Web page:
April is the cruelest month, I’ve heard a poet say
But not for me because there’s Poem in Your Pocket Day
Each year, I get to publish my new verse – it’s quite a perk
Too bad reporters always ask me to describe my work
Not quite a TARDIS, but close enough to entice New Yorkers.
My experience of narrative — particularly in New York City, where every approaching train cuts off every approaching thought, where the constant abrasion of the unknown with the insane desensitizes, so that I’m often left with white noise, and jagged notes from the digital world seep further into reality — is piecemeal. I had a friend who assured me that it was impossible to read certain books in the 21st-century city. Henry James, for instance. You need a quiet nook, she said. Otherwise, ‘before you’ve even finished one sentence’ — but she was cut off. I became fascinated with this idea of a patchwork approach. Certainly, it’s nothing new, but who did it well?
The ladies are currently outnumbering the gentlemen for our speed dating event, so we are recruiting you, bookish dudes (glasses not required).
You know how you always walk into a bookstore and are like “Dang, these girls are so cool and well-read, oh look she’s reading Zadie Smith, I wish I could talk to her.” Or “… she’s reading Don DeLillo, I wish I could talk to her.” Well, now your dreams are coming true. We’re matching people by their literary tastes. Plus a free drink to get things going! Buy a ticket now.
Hey, men! Did you hear that? They have too many women signed up for this literary speed dating event. What the heck are you waiting for??? There’s even a DISCOUNT CODE for reduced-price tickets!
Yes, tonight The Rumpus (& snotty-nosed kid-sister The Rumblr) descend on Williamsburg to tear shit up.
8PM + PUBLIC ASSEMBLY
(70 North 6th Street Brooklyn NY 11211)
- Comedy by Eugene Mirman
- A live rendition of Conversations With Writers Braver Than Me featuring Sari Botton and Melissa Febos
- Readings by Jami Attenberg, Rick Moody, and Jenny Zhang
- Music by Mike Doughty
- A screening of “Mr. Gracie,” a five minute movie based on Happy Baby
- A one hour DJ set by K.Flay
Get your favorite writers’ autographs! Give your humble Rumblrers a hug! (Or a hearty handshake.) Drink a drank! Start a dance party!
And high above the lights of Manhattan, in the Rainbow Room, on the sixty-sixth floor of the RCA Building, the rich and gorgeous splendor of a Joan Crawford supper club makes itself real to the merry merry merry and so beautifully well-dressed boys and girls, from Harvard, Princeton, Yale, Cornell, Syracuse, Vassar, Smith, Adelphi, Woodmere Academy, that the swift gilted elevators carry up sixty-five floors from the amazing subtle richness of a Rockefeller Center, up to hear immaculate aesthetic Ray Noble arrange his orchestra through “Moon Over Miami.” And rich and happy, jolly wise guys home from school and happy happy happy sweet smelling daughters, all laughing laughing at nothing, at something, when it hurts, when it doesn’t, till it hurts; nibbling costly pretty food, spoiling wondrous, gorgeous, expensive concoctions of sickening painful fluids.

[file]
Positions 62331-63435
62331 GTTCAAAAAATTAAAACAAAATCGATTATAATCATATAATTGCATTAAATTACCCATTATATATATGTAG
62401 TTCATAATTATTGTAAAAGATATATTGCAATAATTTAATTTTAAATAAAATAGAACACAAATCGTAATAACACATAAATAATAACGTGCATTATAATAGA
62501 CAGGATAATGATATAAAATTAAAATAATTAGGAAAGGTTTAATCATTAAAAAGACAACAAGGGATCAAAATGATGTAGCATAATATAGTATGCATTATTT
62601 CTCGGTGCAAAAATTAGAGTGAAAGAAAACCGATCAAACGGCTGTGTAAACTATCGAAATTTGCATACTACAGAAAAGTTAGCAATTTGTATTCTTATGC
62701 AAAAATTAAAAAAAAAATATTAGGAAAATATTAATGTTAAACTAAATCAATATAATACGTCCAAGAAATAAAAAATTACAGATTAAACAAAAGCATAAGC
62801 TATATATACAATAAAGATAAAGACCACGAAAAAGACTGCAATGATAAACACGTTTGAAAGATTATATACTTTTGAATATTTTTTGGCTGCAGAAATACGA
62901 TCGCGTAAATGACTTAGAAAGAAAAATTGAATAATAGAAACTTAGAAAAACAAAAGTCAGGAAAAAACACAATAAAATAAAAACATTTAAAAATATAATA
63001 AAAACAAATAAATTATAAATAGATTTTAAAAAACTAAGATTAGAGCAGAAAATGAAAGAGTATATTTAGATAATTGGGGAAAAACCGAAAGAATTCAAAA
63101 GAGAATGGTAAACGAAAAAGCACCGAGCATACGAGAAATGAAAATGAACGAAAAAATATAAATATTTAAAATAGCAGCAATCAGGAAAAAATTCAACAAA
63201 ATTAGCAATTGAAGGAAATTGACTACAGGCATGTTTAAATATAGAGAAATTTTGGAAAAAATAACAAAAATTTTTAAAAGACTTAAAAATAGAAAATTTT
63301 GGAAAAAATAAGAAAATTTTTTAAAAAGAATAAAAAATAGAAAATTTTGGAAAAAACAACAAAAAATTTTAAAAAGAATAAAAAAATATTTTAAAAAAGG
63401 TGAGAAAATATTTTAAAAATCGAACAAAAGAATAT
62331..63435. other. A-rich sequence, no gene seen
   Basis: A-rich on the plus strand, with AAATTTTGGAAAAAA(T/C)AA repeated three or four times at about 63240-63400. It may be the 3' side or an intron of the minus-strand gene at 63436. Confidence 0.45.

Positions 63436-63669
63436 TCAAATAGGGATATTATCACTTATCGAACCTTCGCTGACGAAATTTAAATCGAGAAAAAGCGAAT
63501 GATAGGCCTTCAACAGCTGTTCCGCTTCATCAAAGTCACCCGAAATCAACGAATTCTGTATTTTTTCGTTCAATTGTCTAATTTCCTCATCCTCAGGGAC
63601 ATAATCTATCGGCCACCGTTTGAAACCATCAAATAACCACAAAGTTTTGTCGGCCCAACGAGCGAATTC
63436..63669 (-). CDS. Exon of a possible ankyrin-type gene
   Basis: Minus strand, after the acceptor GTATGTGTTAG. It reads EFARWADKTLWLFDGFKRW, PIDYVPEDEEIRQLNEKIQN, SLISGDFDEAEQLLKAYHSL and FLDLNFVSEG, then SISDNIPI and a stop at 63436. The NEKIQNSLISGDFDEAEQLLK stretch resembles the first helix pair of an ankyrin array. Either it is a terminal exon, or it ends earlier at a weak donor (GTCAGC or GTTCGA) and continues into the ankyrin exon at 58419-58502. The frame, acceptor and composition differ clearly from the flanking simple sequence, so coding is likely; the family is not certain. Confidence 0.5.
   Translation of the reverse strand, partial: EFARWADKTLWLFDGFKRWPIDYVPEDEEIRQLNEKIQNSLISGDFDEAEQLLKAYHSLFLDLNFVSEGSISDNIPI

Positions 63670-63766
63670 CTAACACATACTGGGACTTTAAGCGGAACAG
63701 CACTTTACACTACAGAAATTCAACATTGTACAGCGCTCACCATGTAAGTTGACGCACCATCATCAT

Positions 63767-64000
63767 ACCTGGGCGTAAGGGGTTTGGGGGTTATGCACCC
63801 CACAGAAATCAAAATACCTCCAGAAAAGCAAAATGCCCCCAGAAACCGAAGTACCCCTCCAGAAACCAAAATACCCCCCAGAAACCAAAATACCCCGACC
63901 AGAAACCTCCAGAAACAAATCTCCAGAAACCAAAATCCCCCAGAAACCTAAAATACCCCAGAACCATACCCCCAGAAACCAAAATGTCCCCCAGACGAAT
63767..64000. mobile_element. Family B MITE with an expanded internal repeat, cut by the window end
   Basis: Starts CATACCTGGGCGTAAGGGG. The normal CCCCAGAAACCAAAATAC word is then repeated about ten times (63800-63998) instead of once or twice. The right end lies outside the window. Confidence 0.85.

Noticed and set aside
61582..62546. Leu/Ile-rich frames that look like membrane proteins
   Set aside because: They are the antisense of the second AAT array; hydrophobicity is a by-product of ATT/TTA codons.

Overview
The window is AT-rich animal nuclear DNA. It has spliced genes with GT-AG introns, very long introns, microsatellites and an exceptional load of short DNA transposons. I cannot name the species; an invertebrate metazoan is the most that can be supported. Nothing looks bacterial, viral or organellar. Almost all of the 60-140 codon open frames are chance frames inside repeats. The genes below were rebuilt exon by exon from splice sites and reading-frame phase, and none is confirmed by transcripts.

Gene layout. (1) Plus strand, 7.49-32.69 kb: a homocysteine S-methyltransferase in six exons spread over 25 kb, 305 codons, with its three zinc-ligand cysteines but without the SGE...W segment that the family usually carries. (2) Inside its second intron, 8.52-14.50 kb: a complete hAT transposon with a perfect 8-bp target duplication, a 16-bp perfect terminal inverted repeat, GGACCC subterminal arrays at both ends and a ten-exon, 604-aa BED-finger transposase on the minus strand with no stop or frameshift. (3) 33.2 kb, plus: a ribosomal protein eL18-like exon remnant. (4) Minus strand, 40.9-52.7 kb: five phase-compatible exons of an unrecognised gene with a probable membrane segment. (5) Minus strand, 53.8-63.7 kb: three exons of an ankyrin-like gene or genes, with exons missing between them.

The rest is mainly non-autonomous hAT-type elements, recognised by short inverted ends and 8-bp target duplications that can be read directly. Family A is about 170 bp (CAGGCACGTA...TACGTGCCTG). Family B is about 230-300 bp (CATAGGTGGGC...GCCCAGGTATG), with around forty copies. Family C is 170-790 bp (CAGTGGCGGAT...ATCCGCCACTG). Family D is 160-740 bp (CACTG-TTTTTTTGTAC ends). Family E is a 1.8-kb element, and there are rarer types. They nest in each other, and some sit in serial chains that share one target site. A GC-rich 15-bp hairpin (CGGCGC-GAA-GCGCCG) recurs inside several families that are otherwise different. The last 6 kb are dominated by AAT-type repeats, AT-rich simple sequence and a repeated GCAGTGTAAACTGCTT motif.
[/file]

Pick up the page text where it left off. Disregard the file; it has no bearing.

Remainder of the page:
“It is summer in New York, which, for those New Yorkers occupying that ever-growing demographic where hipster and child-friendly meet, means that it’s time to hit the High Line. For the uninitiated, the High Line is a city park built atop an abandoned elevated railway that winds through the southwestern side of Manhattan 30 feet above street level. A little more than a decade ago, in the waning days of the Giuliani Administration, the crumbling railway line was slated for demolition; today, just three years after the first section of the park opened to the public, it is one of the city’s most popular parks, drawing millions of visitors and spawning acres of new upscale retail outlets and residential high-rises in the former post-industrial badlands of Far West Chelsea.
My wife and I would almost certainly land in the bottom decile on the hipster scale, but we have a five year old who is very, very into trains, and the High Line has become the default family outing on summer weekends when the weather is nice and we don’t have anywhere else to be. “
Michael Bourne on NYC’s High Line.